Save big on a new Ford Ranger, with Georgie:
How does the Toyota HiLux shape-up next to the Ranger?
- Cheaper entry point. Prices start from $27,929. That's a good $6,650 cheaper than the lowest priced Ranger, although the Ranger will have a meaty diesel engine while the HiLux has a slightly asthmatic petrol power source.
- Option of a petrol engine. Unlike the Ranger, you can still buy a petrol-powered HiLux. By modern standards, journalists felt this engine was underpowered and lacked performance, but it does come at a heavily discounted price.
- HiLux diesels generally have less power and torque. Toyota also manufactures a 2.4-litre diesel that outputs waves of torque and power, but reviewers preferred the 2.8-litre diesel. One thing critics picked up on was that the engine doesn't output as much power compared to rivals like the Ranger. Per litre, the 2.8-litre HiLux diesel produces 160Nm to make a total of 450Nm. Peak torque is delivered across a very useable 1,600-2,400RPM. By comparison, the new Ford 2.0-litre bi-turbo diesel produces more power at 157kW and more torque as well as 500Nm (250Nm per litre of displacement), albeit over a slightly narrower and higher band of 1,750-2,000rpm.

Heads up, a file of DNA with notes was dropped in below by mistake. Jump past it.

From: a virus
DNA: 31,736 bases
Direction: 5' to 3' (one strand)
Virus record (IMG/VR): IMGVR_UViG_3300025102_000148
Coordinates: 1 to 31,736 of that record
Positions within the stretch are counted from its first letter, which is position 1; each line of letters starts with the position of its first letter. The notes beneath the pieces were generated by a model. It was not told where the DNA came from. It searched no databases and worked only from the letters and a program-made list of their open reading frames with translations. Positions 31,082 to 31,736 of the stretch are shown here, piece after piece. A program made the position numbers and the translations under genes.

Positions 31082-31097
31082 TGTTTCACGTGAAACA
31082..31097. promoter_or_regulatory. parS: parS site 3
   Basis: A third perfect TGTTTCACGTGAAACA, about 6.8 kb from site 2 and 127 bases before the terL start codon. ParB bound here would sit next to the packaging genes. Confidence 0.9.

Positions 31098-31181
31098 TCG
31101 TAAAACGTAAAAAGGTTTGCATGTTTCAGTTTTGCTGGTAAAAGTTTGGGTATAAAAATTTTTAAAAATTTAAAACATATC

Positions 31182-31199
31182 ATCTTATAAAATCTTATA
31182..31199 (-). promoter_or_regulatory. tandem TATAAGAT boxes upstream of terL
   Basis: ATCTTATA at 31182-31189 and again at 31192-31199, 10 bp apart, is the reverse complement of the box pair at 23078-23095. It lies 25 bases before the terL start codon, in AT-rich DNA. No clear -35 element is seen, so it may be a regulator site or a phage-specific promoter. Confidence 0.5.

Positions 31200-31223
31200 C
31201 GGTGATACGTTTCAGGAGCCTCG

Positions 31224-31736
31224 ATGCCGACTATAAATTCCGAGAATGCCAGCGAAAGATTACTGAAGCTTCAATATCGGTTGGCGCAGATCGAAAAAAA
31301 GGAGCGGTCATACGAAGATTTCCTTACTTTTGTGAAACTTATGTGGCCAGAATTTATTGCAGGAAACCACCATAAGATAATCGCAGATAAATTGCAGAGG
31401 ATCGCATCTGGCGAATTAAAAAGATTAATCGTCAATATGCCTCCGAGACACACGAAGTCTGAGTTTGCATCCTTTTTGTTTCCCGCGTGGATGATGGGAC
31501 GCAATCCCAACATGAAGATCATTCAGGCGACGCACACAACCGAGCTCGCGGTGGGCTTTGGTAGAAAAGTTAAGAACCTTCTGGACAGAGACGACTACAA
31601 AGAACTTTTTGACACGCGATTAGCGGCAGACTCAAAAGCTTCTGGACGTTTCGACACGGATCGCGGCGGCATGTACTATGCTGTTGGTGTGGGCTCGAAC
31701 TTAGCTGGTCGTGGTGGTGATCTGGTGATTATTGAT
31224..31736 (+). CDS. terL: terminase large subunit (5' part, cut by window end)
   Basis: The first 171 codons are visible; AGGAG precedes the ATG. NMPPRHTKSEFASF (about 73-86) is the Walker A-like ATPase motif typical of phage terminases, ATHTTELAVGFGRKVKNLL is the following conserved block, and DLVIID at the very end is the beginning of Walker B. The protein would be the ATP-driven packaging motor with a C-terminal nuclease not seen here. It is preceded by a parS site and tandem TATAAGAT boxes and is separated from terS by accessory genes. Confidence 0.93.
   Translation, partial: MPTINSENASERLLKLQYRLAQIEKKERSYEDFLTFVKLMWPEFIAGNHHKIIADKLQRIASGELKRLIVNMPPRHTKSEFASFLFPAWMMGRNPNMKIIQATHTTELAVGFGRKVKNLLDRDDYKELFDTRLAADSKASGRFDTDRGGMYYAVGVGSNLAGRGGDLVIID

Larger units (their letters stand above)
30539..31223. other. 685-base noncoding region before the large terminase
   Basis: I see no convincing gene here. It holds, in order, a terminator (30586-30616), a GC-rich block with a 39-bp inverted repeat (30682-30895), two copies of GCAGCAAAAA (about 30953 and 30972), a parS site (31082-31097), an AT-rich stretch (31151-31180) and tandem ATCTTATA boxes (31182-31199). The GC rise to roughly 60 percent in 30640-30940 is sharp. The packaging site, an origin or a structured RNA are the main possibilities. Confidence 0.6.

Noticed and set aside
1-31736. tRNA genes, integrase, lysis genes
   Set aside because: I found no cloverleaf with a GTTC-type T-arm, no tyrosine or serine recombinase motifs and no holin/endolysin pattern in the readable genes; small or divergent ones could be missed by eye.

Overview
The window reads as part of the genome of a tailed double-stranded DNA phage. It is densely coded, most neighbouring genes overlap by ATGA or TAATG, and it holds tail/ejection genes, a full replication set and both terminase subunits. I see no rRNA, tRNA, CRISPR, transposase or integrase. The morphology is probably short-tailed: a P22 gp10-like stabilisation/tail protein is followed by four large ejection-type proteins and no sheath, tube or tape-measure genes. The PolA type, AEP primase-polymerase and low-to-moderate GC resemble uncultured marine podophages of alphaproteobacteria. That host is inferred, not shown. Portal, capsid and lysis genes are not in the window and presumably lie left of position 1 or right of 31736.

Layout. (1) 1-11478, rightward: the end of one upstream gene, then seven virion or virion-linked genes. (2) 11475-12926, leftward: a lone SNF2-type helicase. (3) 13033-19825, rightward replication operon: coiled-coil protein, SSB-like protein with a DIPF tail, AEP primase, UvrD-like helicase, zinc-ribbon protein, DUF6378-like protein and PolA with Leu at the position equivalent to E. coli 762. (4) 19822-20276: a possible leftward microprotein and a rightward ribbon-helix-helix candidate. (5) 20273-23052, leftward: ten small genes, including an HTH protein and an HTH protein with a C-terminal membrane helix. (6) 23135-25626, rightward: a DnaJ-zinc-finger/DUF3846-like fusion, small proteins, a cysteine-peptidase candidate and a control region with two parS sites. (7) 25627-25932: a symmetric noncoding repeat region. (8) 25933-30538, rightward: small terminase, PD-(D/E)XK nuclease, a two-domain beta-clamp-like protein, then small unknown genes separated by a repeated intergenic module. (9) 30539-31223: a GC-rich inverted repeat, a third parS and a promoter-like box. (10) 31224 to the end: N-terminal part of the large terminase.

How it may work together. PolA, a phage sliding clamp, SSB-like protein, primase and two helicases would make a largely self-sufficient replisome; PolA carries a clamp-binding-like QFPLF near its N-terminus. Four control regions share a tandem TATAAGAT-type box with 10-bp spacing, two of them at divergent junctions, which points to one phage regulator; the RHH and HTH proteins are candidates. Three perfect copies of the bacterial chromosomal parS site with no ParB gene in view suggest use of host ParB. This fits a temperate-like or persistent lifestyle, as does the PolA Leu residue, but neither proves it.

- Poor fuel economy. The best of Toyota's HiLux models only manages 7.2L/100km on paper, while the equivalent body style Ranger with a 2.0-litre diesel uses half a litre per kilometre less at only 6.7L/100km combined.
- Mixed bag comfort. Testers found the HiLux less comfortable on longer journeys, with a firm ride that translates juddering into the cabin.
- Both seem well matched off-road. Off-road, the HiLux is good, with superior ground clearance (minimum of 277mm against 229mm) and an improved 30° (31° on some models) approach angle versus Ford's best of 28°. However, the Ranger can wade 100mm (800mm total) deeper into water and has a slightly steeper departure angle of 28°, meaning the HiLux is more likely to ground out leaving slopes. Both utes with a 4x4 transmission have similar electronic systems and conventional RWD high, 4WD high and 4WD low. Both the HiLux and 4x4 Rangers come with a locking rear diff as standard, although lower-end WorkMate HiLux models don't get this feature. Hill descent control is standard on the Ranger, where you have to purchase a slightly more expensive HiLux to get that included by default.
- HiLux is cheaper to service and run. The HiLux also edges out the Ranger on servicing costs. A HiLux service is fixed at $240 for the first 36 months or 60,000km of ownership. A basic Ranger service will set you back $299 for each dealer service, and on older versions, it's even more!
- HiLux doesn't look as good. The styling of the HiLux is more polarising than the conventionally styled, tough-looking Ranger.